1. they set up a WikiHomePage ; there they set a link to their owned domain-name URL and a link to Whois.com, a central registry for domain-name owners.
2. Additionally they take a snapshot of their WikiHomePage for their blog.
3. From their owned domain-name URL AND from their blog they set a backlink to their WikiHomePage
This seems to be very close to the OpenID concept wherein one signs into websites using an identity verified by a server that they control (so for example you might appear with yourname.website.com, if you had a verified account at website.com and they run an OpenID server). -- EarleMartin (earle.myopenid.com)
The major problem with this scheme is that there is no guarantee that John Doe owns the domain johndoe.com. The domain name registars do not require any valid identification, nor does the whois information match the person's actual information. It's rather rare that it does, actually. Where OpenID makes more sense is that it ties your "new" identity to an existing investment in a SerialIdentity somewhere else, which presumably is bolstered through a network of other people who support that identity. While again it is possible to spoof an entire identity by building up a series of connections both real and fictional (and I know people who have done this), it becomes increasingly unlikely. However, it is trivial to spoof a domain registration since it relies on the honour system alone. -- SunirShah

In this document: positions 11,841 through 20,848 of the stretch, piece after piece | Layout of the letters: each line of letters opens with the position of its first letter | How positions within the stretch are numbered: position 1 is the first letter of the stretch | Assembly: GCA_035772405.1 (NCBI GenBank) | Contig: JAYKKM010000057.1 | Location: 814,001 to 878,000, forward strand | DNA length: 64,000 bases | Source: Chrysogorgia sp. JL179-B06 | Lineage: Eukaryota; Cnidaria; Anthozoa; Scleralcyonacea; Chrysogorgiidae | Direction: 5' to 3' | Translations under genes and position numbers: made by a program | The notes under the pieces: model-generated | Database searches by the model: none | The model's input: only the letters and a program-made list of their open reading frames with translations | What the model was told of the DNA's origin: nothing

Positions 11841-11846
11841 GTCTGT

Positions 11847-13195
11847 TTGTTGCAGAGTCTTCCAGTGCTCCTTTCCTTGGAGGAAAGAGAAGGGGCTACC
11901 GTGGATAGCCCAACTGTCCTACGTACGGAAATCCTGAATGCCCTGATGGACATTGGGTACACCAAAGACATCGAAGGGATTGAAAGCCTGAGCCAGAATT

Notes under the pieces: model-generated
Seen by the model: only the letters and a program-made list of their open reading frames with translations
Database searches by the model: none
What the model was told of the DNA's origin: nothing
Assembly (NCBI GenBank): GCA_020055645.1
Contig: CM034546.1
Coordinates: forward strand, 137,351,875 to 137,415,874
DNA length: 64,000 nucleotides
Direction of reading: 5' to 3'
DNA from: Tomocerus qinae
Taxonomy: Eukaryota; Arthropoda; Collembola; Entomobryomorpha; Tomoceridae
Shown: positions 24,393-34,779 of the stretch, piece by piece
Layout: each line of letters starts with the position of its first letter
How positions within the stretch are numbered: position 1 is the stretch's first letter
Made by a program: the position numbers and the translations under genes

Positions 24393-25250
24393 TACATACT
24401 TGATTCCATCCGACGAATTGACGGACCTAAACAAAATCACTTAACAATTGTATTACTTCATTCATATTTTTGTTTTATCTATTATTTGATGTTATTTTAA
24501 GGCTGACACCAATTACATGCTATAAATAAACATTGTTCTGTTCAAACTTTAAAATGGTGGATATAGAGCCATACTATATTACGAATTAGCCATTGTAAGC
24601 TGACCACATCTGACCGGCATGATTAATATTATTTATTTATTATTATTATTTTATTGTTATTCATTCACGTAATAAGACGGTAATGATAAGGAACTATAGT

Sunir, I have not yet seen a registrar, who takes cash for their services. As far as I know, all registrars rely on credit card payment or PayPal (who verify customer's identity via small funds transfers). So they require a valid identification by credit card at least. People, who want to engage in an OpenBusiness, OpenBusinessWiki within the framework of a SocialCommonWealth, i.e. peers who want to buy, develop and resell domain-names have a vested interest, that the revenue is directed to their own account. So I wouldn't play down the slogan of WhoIs?: "We give you an identity in the Web" (or similar, I must look it up). As credit card fraud is a crime, we can normally assume GoodFaith of the clients of WhoIs?. -- [fridemar]
Yes, that's a very serious issue with the system as it stands. My workaround is to place my PrettyGoodPrivacy (strictly speaking, GPG) PublicKey on my website, which is verifiable using the traditional method. The downside to that, however, is that it requires meeting me in person and examining my GovernmentBackedAuthentication, and you may be on a different continent. I could also be using fake ID, but I think for most people it's a lot harder to fake a passport than a domain registration. (Incidentally, don't we have a page somewhere about someone who built up a fake OnlineIdentity, and how it was discovered by their community?) -- EarleMartin
Please consider this partial kludge 'method' (HansWobbe interjects)